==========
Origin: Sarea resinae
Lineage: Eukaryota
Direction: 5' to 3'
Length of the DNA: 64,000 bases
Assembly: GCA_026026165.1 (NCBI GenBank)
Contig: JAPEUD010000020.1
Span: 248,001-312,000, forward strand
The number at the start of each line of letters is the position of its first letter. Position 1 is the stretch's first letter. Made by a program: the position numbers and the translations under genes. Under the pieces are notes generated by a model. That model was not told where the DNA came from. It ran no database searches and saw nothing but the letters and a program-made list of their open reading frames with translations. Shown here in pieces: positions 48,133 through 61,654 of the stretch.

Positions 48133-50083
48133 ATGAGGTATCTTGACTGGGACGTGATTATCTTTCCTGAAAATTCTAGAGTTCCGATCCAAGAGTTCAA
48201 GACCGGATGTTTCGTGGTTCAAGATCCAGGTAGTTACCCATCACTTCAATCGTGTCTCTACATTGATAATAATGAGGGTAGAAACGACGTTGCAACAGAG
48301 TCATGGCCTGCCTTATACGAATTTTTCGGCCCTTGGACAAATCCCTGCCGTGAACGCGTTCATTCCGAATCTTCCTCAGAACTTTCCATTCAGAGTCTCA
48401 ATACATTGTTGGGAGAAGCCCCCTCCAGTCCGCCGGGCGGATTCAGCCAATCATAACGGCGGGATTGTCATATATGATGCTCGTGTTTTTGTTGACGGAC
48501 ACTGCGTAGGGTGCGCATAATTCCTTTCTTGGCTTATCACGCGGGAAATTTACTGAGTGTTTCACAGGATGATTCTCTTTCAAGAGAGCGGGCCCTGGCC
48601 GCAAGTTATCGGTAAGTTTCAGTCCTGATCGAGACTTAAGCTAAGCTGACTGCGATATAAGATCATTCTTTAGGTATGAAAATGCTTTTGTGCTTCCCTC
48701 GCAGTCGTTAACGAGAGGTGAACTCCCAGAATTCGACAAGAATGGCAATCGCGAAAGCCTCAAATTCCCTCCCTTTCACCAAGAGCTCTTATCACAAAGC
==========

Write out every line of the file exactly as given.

Origin: Sarea resinae
Lineage: Eukaryota
Direction: 5' to 3'
Length of the DNA: 64,000 bases
Assembly: GCA_026026165.1 (NCBI GenBank)
Contig: JAPEUD010000020.1
Span: 248,001-312,000, forward strand
The number at the start of each line of letters is the position of its first letter. Position 1 is the stretch's first letter. Made by a program: the position numbers and the translations under genes. Under the pieces are notes generated by a model. That model was not told where the DNA came from. It ran no database searches and saw nothing but the letters and a program-made list of their open reading frames with translations. Shown here in pieces: positions 48,133 through 61,654 of the stretch.

Positions 48133-50083
48133 ATGAGGTATCTTGACTGGGACGTGATTATCTTTCCTGAAAATTCTAGAGTTCCGATCCAAGAGTTCAA
48201 GACCGGATGTTTCGTGGTTCAAGATCCAGGTAGTTACCCATCACTTCAATCGTGTCTCTACATTGATAATAATGAGGGTAGAAACGACGTTGCAACAGAG
48301 TCATGGCCTGCCTTATACGAATTTTTCGGCCCTTGGACAAATCCCTGCCGTGAACGCGTTCATTCCGAATCTTCCTCAGAACTTTCCATTCAGAGTCTCA
48401 ATACATTGTTGGGAGAAGCCCCCTCCAGTCCGCCGGGCGGATTCAGCCAATCATAACGGCGGGATTGTCATATATGATGCTCGTGTTTTTGTTGACGGAC
48501 ACTGCGTAGGGTGCGCATAATTCCTTTCTTGGCTTATCACGCGGGAAATTTACTGAGTGTTTCACAGGATGATTCTCTTTCAAGAGAGCGGGCCCTGGCC
48601 GCAAGTTATCGGTAAGTTTCAGTCCTGATCGAGACTTAAGCTAAGCTGACTGCGATATAAGATCATTCTTTAGGTATGAAAATGCTTTTGTGCTTCCCTC
48701 GCAGTCGTTAACGAGAGGTGAACTCCCAGAATTCGACAAGAATGGCAATCGCGAAAGCCTCAAATTCCCTCCCTTTCACCAAGAGCTCTTATCACAAAGC